Cory Quach, the professor of fashion marketing and management at SCAD (Savannah College of Art and Design) Hong Kong, talks about falling into fashion on a whim, the city's potential as a style hub and misconceptions about the industry.

What made you choose fashion as a career? I didn't choose fashion, it chose me. When I was in college there were few programmes in fashion. As a product of an Asian family, fashion was not a viable career path. In fact, I was planning on a career in intelligence; I studied international relations with a focus on Asia. Around the time I graduated, I was applying for top-secret clearance with the United States government. While waiting for clearance I applied for the buyer training programme for Macy's (May Company at the time). Fashion was a personal interest but I never felt I could have a career in it, so I applied on a whim. I got the job and fashion intelligence became my career path.

My definition of style is very understated. I notice small things like disproportions, fabric texture and balance.

Tell us about your journey to Hong Kong … My first position in fashion was in buying for the Texas division of Macy's department stores. I then moved to product development in St Louis and eventually to New York, to launch two private brands for the company. After going between the west coast and east coast in stints at BCBG, DKNY Jeans, Arden B and Urban Outfitters, I decided to go back to school to get an MBA. With an MBA I had an opportunity to transition into beauty with L'Oreal. But I wanted to do something more meaningful and that drew me to academia. The decision to move to Hong Kong was a seamless transition in my life. It brought together the three things I love most: fashion, education and Asia.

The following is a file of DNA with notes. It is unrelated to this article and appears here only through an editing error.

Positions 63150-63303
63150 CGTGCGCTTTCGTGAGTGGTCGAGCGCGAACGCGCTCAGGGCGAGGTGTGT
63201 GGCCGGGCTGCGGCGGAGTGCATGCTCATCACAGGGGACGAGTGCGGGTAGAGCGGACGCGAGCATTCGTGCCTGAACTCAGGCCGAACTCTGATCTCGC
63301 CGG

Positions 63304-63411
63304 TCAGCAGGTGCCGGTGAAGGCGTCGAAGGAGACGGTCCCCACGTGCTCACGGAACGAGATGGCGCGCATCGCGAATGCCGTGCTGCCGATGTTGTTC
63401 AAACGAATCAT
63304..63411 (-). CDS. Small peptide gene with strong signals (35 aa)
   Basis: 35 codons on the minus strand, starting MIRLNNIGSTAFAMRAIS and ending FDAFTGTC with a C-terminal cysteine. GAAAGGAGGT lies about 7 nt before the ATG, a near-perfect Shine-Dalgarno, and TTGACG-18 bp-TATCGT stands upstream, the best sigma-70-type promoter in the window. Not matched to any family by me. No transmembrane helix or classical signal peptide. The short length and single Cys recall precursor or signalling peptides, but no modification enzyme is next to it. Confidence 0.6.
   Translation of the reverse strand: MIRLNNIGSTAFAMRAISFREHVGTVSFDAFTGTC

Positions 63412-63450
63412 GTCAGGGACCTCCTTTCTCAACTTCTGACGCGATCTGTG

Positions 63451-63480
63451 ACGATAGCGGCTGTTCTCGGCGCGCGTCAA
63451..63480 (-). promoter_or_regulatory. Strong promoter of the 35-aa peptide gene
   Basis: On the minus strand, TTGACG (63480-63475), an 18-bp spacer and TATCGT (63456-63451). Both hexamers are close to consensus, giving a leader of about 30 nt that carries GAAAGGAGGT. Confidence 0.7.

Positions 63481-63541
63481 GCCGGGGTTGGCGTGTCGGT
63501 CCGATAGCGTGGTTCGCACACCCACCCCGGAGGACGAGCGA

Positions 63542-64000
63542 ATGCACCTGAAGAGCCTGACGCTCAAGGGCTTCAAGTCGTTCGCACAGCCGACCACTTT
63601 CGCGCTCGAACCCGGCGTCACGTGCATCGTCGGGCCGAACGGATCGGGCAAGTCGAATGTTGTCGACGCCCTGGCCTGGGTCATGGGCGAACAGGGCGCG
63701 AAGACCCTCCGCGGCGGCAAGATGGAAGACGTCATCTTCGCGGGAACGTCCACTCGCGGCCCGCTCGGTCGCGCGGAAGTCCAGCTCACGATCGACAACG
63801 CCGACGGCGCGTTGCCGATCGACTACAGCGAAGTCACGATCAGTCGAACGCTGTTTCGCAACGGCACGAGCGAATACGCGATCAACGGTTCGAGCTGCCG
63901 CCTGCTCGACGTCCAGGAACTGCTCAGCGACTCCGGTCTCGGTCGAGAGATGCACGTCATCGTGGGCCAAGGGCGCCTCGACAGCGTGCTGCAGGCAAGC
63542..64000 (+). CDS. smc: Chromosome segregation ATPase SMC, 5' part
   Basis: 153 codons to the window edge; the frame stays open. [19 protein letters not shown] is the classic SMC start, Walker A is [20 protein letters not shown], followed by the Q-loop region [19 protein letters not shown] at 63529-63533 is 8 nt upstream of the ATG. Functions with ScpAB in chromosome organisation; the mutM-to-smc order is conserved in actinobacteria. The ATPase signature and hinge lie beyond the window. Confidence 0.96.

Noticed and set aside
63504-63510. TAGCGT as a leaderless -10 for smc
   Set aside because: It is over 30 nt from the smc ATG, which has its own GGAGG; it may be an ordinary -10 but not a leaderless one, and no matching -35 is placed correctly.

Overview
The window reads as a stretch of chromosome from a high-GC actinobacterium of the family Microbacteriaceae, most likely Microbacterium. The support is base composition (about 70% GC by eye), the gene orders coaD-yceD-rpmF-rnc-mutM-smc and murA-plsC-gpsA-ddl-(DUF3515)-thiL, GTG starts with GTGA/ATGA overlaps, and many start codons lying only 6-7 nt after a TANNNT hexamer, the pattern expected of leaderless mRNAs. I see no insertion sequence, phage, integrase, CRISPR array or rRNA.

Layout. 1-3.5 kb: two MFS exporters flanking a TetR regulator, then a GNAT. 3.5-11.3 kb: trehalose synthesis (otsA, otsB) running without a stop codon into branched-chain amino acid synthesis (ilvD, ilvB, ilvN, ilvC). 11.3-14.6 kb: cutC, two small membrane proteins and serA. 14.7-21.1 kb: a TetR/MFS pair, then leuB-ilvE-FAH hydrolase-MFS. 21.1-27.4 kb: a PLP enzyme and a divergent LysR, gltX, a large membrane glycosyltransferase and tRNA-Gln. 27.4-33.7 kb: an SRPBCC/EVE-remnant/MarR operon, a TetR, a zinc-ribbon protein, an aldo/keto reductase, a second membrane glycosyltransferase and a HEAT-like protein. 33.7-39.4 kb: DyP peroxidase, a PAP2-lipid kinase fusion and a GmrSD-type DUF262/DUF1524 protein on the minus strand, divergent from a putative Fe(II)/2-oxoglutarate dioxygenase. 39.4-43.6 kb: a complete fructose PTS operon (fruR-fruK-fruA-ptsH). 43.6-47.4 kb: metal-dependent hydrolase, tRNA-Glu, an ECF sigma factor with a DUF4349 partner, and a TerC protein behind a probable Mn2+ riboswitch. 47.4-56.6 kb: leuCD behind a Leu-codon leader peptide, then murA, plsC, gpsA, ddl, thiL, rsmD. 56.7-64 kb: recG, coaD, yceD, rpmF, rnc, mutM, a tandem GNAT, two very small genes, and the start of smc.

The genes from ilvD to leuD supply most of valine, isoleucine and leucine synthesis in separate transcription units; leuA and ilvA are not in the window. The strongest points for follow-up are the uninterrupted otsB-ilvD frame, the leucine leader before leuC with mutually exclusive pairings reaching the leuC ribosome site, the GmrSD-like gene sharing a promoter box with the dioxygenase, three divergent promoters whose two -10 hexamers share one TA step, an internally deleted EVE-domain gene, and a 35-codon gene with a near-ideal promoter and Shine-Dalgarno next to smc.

What do you find are the biggest misconceptions among your students about the fashion industry? I try to help students understand that success in the industry is based on building strong networks so they can learn from others. They should understand that the industry is not just about red carpets and fashion shows. Everyone works really hard to become successful in a competitive and saturated market.

Do you think Hong Kong could ever be a fashion hub? Hong Kong can be, but not in the same way as the other major cities like New York and Paris. Hong Kong is similar in that it has a rich history in garment making and tailoring that is still valid today. With the current focus on bespoke and handmaking, local designers could develop a unique position in that market.

Where can you see Hong Kong's most stylish people? I tend to see the most stylish people just walking up and down the street on Hollywood Road between Central and Sai Ying Pun. But my definition of style is very understated. I notice small things like disproportions, fabric texture and balance. Subtlety is the most stylish to me.

Who are your style heroes? I have to go with James Dean, Ryuichi Sakamoto and Tom Waits. I'm all about denim, T-shirts, black blazers and boots. They are simple, iconic and rugged.